• Multiple ways to add your daily food: upload a picture, search in the database, add your own foods, scan the package barcode, or use the “freeform box.” 
  • It offers a unique feature that I have not seen anywhere else.  The “freeform” option allows you to say your diary and using advanced technology it accurately determines what you ate.  Just takes a minute to log all your food!  (Watch the video below to see how it works.)
  • If you are trying to NOT think about calories, the picture option is a great way to log your food without worrying about the nutrition.
  • You can add your own recipes.
  • It tracks your weight, fluid intake, and exercise.
  • You can link it with popular fitness trackers, like Fitbit and HealthKit.
  • Shows macro and micronutrients.
  • No ads.
  • You can connect your diary with your dietitian (me!) and I can view your foods from my computer. 

One of my clients said, “My favorite feature is the Freeform box.  It’s so much easier to log my food rather than type it out.”

Have you ever had a financial goal, like pay off your car or save for your vacation?  I bet the first thing you did was figure out how much money you needed to save and then made a plan to save that money.  Part of that plan probably included making a budget.  What does that have to do with nutrition?  Everything!  If you have a health goal, you have to know how to get there.  And what you put in your mouth will move you towards or away from that goal.  That is why I recommend calorie counting, especially with the Nutritionix app.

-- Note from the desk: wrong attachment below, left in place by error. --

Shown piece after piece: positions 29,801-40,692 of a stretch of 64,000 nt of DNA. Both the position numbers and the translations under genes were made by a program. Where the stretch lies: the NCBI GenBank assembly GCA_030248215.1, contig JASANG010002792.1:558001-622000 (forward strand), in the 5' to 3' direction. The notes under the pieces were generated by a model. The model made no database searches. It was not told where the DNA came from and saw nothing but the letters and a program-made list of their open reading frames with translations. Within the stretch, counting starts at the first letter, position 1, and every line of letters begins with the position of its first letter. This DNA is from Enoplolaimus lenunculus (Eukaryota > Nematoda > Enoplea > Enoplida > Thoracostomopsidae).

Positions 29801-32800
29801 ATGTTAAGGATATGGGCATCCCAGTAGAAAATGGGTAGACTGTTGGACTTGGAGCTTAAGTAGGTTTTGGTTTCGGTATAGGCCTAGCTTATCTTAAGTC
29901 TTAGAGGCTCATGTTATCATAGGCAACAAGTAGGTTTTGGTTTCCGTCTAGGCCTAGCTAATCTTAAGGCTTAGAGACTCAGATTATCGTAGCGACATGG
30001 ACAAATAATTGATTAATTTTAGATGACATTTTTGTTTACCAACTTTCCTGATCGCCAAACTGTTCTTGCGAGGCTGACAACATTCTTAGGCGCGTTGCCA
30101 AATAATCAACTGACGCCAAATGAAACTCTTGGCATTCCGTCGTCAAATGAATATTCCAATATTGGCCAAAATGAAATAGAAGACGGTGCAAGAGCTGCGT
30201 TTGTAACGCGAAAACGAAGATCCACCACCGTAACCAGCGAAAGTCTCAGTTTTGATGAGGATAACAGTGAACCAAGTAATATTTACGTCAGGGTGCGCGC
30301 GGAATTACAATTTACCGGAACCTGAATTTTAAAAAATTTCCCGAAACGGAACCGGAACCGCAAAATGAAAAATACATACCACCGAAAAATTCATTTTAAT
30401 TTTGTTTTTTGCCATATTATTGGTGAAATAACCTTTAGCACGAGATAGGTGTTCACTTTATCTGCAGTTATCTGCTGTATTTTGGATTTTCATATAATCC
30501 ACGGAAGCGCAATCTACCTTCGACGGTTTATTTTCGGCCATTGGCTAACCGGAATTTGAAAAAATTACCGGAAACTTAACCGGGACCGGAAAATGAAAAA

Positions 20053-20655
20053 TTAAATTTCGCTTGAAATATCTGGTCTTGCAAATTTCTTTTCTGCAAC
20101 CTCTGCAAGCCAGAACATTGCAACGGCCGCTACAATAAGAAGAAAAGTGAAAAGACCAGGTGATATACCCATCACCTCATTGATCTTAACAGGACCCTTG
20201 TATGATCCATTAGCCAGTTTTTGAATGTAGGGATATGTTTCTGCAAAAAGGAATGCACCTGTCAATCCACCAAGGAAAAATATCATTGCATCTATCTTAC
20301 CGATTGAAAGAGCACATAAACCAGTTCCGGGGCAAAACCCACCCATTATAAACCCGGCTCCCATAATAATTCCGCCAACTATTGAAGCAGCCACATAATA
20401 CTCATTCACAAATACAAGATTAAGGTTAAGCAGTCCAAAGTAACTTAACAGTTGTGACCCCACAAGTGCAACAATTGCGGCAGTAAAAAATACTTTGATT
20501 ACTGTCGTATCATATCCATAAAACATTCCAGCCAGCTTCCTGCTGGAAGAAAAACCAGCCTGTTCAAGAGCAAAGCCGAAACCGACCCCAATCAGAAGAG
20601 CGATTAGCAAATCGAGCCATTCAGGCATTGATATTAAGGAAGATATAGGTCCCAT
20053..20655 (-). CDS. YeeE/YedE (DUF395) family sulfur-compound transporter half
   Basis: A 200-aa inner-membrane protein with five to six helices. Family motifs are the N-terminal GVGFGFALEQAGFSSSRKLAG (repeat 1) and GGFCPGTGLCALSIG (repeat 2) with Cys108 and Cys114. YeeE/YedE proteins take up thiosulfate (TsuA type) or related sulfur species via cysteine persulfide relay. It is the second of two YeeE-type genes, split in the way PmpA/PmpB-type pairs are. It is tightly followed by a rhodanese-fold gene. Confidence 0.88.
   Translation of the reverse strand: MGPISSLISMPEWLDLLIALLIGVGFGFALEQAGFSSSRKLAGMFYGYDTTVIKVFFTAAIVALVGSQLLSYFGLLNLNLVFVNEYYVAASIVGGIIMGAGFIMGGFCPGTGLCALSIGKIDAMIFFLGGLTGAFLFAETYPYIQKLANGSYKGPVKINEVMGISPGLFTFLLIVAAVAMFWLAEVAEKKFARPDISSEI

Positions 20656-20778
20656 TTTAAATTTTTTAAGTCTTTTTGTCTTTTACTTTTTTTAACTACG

Watch the video to see it in action.

For more apps that I recommend, check out my FREE Guide: 25 Best Apps for Optimal Health

Click here to download

How Intentional Eating can Help you Manage Chronic Disease

First, let’s define Intentional Eating since it is the basis of all my programs. By definition, intent is “aim” or “purpose.” So, what is your “purpose” or “aim” with eating? There is no right or wrong answer. Occasionally it might be for pure pleasure, other times for fuel, most of the time to satisfy hunger, or to improve your health. Knowing your intent with food is essential in managing chronic diseases and improving your health.